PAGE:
It is often associated with beans because it reduces the flatulence caused by these legumes. However, you should not have too much of it as its essential oil is toxic in high doses. So avoid the seeds and flower stalks, that are more concentrated in essential oil than the leaves, and as a precaution, pregnant women should avoid it.
Unfortunately, fresh epazote is very difficult to find outside the American continent unless you grow some in your garden.
What is pasilla pepper?
Pasilla pepper is actually a dried ripe chilaca pepper. It is also called black pepper because, although of green color, it turns dark brown at the end of the season. The fruit is long, 5 to 8 inches long and about 1 inch in diameter.
It has a mild flavor of raisin. It has a hotness of 4 out of 10 on the Scoville scale, just like Espelette pepper. So you can replace it with another relatively mild dried pepper.
It is used rehydrated or ground to spice up sauces, marinades, soups and moles.
The recipe for sopa azteca is one of the simplest in Mexico, but it’s all about the aroma of the broth and the quality and taste of the tortillas.
A little secret to getting a good sopa azteca is to use crispy strips of tortillas just before serving. So do not fry too much in advance and wait until the last minute to cover them with broth.
Frying the tortillas gives a more intense taste and a soft consistency. Subjected to a high temperature, they change texture to become pliable.
Some cooks add ground fried tortilla to the broth to boost the corn flavor.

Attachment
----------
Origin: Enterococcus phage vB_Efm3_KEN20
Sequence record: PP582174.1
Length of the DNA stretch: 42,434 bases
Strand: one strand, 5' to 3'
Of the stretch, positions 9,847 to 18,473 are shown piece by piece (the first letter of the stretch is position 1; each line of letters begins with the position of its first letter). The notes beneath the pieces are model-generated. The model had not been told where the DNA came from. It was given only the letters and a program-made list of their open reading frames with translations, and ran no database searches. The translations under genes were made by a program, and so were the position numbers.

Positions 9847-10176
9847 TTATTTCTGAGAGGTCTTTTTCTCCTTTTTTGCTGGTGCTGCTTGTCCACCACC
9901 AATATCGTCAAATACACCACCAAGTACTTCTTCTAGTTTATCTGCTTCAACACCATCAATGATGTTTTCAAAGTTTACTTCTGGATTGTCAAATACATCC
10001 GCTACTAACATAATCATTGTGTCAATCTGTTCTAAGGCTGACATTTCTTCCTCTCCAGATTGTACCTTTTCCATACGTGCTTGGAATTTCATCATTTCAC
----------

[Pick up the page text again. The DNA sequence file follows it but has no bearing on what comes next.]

- 1 chicken breast (with bone)
- 2 cloves garlic , chopped
- ½ onion , chopped
- 6 tomatoes , peeled, seeded and diced
- 2 pasilla chili peppers , cut into strips
- 1 teaspoon chicken stock powder
- 3 leaves épazote (Mexican tea), thoroughly washed and dried.
- 1 stalk celery , finely chopped
- ½ bunch cilantro , finely chopped
- 1 bay leaf
- ½ teaspoon oregano
- 4 tablespoons olive oil
- 5 tablespoons sunflower oil
- 4 corn tortillas
- 8 oz. panela cheese , diced (traditional mexican cheese)
- 1 small avocado , diced
- 4 pasilla chili peppers , fried
- 2 tablespoons creme fraiche (or sour cream)
- 2 limes
- Cook the whole chicken breast with the bone in 6 cups of water for 30 minutes after boiling point is reached.
- Halfway through cooking, season with chicken stock powder, épazote, celery, half of the cilantro, bay leaf and oregano.
- Remove the cooked chicken, shred and set aside. Reserve the broth.
- Cut the tortillas into thin strips.
- In a skillet, heat the sunflower oil and fry the tortilla strips very quickly in very hot oil. Mix well, being careful not to burn them.
- Remove them from the oil and place them on paper towels to remove excess fat.
- In the same oil, fry the 4 pasilla peppers over medium heat and set aside.
- In a Dutch oven, heat olive oil and sauté the garlic and onion until translucent.
- Add the tomatoes and 2 pasilla peppers cut into strips. Mix well.
- Cook covered on low heat for 10 minutes.
- Liquefy with a little broth and mix for 3 minutes (the mixture must be fluid).
- Push the mixture through a chinois strainer (fine sieve strainer) and pour it directly into the reserved chicken broth.
- Cook over low heat until thickened.
- At the bottom of a bowl (or a hollow dish), add the equivalent of a julienned tortilla and pour the broth over. Add a little chicken breast, cubes of cheese, avocado and 1 fried pasilla pepper.
- Serve the soup and garnish with cream and the remaining cilantro.
- Season with freshly squeezed lime.